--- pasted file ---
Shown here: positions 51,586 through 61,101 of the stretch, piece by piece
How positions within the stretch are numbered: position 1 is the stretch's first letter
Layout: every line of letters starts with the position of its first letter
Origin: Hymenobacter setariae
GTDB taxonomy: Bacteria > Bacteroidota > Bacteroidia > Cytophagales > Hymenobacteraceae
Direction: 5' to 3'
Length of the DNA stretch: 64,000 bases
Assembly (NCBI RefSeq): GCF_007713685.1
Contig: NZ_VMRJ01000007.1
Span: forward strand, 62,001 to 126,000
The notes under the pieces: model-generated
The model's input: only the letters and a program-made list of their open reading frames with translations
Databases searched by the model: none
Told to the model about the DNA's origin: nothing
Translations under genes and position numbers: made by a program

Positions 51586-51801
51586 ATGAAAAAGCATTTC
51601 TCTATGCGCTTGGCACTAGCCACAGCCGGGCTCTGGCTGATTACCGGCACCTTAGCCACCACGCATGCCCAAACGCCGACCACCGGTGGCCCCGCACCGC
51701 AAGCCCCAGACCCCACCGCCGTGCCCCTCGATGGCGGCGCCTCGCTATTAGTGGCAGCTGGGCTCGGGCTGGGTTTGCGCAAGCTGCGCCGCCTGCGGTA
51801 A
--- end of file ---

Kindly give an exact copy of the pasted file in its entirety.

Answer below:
Shown here: positions 51,586 through 61,101 of the stretch, piece by piece
How positions within the stretch are numbered: position 1 is the stretch's first letter
Layout: every line of letters starts with the position of its first letter
Origin: Hymenobacter setariae
GTDB taxonomy: Bacteria > Bacteroidota > Bacteroidia > Cytophagales > Hymenobacteraceae
Direction: 5' to 3'
Length of the DNA stretch: 64,000 bases
Assembly (NCBI RefSeq): GCF_007713685.1
Contig: NZ_VMRJ01000007.1
Span: forward strand, 62,001 to 126,000
The notes under the pieces: model-generated
The model's input: only the letters and a program-made list of their open reading frames with translations
Databases searched by the model: none
Told to the model about the DNA's origin: nothing
Translations under genes and position numbers: made by a program

Positions 51586-51801
51586 ATGAAAAAGCATTTC
51601 TCTATGCGCTTGGCACTAGCCACAGCCGGGCTCTGGCTGATTACCGGCACCTTAGCCACCACGCATGCCCAAACGCCGACCACCGGTGGCCCCGCACCGC
51701 AAGCCCCAGACCCCACCGCCGTGCCCCTCGATGGCGGCGCCTCGCTATTAGTGGCAGCTGGGCTCGGGCTGGGTTTGCGCAAGCTGCGCCGCCTGCGGTA
51801 A